We often emphasize the importance of preventative care for your pets at Towne Center Animal Hospital. Designing a preventative care plan for your pets might seem a little intimidating at first, so we’re going to break it into a manageable list of things you can do to improve your pet’s health and longevity.
Regularly examine your pet
We know you’re not a trained veterinarian, so don’t worry–the examination you’ll be giving won’t involve any complicated techniques or equipment. In reality, “examining your pet” just means paying attention to your pet and noticing any changes in their behavior or body. This can mean actively observing your pet and their habits (for example, is Fluffy regularly drinking water and using the bathroom?), as well as looking over their body to make sure they don’t have any signs of abnormalities, like redness, tenderness, bumps and lumps, patches of missing fur, or flaky skin. Brushing your pet regularly is a good way to get into the habit of examining your pet.
Bring your pet to annual wellness exams
Even if you’ve been keeping an eye on your pet and they’ve been acting normally, we still recommend that you bring them in for an annual wellness exam. During this exam, Dr. Z and his team can catch anything that you may have missed using their hands-on diagnostic training and equipment. The annual wellness exam also gives us the opportunity to administer any vaccines or preventative treatments that Dr. Z recommends for your pet, which brings us to our next point.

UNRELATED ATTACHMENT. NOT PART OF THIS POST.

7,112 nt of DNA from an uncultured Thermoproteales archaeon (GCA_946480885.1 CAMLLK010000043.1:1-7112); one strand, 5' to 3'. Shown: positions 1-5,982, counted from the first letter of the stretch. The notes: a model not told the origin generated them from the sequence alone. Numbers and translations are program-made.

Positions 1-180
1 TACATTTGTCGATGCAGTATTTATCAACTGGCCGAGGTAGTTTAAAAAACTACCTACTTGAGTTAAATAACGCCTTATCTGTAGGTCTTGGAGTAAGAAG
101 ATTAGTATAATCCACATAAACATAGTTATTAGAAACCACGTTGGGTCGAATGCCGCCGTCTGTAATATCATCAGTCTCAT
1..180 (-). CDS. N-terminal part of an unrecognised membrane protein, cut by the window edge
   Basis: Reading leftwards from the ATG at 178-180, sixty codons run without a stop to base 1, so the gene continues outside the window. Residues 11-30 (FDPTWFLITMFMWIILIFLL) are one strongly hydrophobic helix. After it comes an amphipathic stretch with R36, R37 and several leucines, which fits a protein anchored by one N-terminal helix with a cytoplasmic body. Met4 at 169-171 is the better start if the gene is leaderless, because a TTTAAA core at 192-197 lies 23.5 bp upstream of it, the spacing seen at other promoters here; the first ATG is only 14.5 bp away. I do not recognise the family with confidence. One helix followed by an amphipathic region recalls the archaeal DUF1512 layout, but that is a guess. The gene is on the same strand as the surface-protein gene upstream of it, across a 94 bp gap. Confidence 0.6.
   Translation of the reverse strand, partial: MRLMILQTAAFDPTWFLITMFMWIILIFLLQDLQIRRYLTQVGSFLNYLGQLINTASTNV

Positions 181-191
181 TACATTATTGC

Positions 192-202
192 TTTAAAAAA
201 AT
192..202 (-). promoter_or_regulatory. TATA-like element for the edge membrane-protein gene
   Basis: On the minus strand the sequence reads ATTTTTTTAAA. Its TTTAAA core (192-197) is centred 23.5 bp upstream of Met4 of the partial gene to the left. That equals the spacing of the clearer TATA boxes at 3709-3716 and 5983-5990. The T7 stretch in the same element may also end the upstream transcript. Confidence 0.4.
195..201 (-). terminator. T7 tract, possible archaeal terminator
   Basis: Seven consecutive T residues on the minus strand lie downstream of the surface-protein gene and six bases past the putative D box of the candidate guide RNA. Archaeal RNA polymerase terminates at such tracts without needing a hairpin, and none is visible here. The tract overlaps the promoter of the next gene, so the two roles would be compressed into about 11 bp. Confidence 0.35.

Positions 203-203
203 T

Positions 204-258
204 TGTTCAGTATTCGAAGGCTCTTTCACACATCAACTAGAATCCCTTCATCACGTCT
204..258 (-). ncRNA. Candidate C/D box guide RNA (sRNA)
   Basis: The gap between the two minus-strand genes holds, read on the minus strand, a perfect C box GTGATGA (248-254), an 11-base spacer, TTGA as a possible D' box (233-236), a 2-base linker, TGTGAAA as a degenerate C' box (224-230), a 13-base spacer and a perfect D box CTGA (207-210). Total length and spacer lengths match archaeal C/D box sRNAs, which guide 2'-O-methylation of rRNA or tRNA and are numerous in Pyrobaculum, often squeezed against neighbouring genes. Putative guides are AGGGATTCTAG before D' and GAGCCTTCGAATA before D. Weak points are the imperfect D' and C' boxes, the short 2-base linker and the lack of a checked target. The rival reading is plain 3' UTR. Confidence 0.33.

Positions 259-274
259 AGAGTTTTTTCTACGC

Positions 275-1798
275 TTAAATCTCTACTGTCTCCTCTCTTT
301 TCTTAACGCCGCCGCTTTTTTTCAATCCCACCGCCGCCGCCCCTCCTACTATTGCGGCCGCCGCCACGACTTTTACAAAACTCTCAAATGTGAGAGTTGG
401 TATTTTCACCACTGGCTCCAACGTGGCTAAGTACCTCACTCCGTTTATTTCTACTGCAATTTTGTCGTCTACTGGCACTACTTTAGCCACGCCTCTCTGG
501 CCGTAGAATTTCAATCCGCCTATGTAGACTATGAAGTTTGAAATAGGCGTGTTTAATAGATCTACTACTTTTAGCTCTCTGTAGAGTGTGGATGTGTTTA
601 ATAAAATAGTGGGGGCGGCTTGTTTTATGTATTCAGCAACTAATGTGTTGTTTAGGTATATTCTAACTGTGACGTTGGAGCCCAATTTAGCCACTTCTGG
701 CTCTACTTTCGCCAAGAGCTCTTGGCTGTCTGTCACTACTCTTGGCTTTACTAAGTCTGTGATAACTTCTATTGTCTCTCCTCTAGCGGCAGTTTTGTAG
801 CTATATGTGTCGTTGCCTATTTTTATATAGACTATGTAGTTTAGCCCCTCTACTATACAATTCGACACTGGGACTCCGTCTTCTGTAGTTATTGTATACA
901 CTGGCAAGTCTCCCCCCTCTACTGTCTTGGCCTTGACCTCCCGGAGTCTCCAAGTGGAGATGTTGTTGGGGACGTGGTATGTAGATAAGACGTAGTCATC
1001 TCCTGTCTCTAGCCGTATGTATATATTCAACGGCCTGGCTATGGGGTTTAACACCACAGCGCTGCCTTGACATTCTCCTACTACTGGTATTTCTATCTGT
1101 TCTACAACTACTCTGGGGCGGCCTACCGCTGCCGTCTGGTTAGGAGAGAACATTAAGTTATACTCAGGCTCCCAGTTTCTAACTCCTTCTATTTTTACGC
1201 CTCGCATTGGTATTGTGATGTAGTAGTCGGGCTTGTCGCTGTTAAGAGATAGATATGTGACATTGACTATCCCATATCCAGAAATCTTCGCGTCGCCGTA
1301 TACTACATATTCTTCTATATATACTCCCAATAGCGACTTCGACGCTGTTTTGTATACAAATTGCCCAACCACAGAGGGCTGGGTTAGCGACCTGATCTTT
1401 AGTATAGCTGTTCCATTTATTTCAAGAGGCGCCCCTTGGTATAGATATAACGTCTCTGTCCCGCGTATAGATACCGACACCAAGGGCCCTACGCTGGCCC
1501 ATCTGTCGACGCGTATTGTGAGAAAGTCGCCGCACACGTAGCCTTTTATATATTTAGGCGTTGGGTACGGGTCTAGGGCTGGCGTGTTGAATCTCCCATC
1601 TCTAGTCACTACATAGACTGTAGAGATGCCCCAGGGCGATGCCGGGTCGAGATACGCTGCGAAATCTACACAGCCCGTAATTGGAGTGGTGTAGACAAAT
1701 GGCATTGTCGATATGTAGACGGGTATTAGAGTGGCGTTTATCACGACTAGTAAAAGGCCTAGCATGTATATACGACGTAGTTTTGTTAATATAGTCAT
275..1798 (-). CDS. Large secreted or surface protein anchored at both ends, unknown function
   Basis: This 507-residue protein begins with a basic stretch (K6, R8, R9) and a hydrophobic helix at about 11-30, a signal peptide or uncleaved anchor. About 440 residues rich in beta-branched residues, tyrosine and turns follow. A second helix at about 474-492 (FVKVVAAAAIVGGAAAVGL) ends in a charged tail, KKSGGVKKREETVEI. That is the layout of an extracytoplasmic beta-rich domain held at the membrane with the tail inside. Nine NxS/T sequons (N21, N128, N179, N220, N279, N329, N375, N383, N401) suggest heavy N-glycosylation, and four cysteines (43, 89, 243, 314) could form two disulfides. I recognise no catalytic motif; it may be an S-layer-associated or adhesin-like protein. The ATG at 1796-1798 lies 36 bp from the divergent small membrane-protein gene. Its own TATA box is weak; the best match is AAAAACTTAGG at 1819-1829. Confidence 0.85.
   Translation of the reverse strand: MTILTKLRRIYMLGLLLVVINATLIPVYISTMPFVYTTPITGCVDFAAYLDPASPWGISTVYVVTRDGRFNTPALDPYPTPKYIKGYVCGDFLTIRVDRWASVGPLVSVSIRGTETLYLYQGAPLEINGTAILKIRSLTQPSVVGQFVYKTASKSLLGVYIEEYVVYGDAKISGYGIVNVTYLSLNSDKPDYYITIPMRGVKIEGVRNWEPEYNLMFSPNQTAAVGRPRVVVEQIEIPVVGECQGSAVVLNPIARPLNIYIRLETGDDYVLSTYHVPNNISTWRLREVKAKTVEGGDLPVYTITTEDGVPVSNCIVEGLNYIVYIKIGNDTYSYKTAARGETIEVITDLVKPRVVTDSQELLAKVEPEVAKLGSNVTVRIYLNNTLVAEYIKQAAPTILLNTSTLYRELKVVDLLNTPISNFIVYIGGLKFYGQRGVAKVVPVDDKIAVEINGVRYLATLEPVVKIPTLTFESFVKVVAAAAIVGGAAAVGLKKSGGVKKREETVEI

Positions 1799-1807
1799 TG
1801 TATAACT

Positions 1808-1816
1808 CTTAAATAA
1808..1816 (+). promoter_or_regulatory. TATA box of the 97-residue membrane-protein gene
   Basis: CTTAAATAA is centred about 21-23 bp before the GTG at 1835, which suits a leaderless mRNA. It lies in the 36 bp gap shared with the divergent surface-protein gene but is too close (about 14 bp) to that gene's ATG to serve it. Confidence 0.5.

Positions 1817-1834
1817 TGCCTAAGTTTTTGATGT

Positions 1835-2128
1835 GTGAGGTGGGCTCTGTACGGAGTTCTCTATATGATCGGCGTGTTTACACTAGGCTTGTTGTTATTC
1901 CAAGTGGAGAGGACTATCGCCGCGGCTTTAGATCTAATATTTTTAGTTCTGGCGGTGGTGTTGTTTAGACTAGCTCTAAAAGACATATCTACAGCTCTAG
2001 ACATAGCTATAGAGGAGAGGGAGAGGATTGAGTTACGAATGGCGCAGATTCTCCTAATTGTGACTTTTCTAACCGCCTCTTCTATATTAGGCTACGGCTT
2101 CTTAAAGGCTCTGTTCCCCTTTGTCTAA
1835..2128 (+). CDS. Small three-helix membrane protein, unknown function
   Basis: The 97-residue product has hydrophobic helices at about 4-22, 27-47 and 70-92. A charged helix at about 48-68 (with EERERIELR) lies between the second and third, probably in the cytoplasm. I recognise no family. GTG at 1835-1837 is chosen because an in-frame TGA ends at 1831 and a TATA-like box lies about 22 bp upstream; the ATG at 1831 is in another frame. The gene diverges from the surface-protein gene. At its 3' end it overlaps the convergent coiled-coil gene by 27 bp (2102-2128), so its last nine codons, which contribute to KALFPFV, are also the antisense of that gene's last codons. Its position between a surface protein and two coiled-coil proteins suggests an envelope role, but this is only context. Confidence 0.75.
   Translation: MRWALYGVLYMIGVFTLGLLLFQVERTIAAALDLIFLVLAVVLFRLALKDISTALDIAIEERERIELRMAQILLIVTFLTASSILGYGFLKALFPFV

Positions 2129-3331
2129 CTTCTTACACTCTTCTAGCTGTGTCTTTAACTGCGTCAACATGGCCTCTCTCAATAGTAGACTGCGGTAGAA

Keep your pet’s vaccines and preventative treatments up-to-date
There are a lot of critters out there–microscopic critters, to be exact–that can harm your pets. From ticks to viruses, there are all manner of parasitic organisms and microbes that can have serious implications for your pet’s health, even if your pet is an indoor-only animal. Regular vaccination prevents infectious viruses from preying on your pet, while preventative flea, tick and heartworm treatments essentially create a barrier against parasites in your pet. Preventative treatment is especially important for heartworms, because they are very difficult to treat in dogs and cannot be treated in cats, making them extremely deadly. We recommend that both dogs and cats begin their schedule of vaccinations and preventative treatments at about 8 weeks of age, at the doctor’s discretion. Vaccinations are given yearly to maintain immunity, while heartworm, tick and flea prevention should be administered monthly.
Do you have questions about vaccination and what it means for your pet? Read more about vaccines for dogs and cats here.
Stay educated on the basics of pet health
Did you know that feeding cats only dry food can cause health problems? Did you know that tomatoes (especially green tomatoes) are poisonous to dogs? There are a lot of little tidbits of knowledge in animal health that could one day impact your pet, so it’s a good idea to stay educated on pet health. We’ve provided multiple resources in our Pet Health section to help guide our clients in the basics of dog and cat care. If you have any other concerns, we welcome you to schedule a visit for a consultation so that we can provide you with the answers you need.
As long as you follow these four steps, you’ll be engaging in preventative care–yes, it’s that easy! To help you in your pet health journey, we will be regularly updating our Sanford Veterinarian Blog with useful information about pet health, behavior, and care. If you’re someone who prefers getting their information through a newsfeed, we recommend that you follow our blog via Facebook and Twitter, where our updates are reposted. Thanks for reading!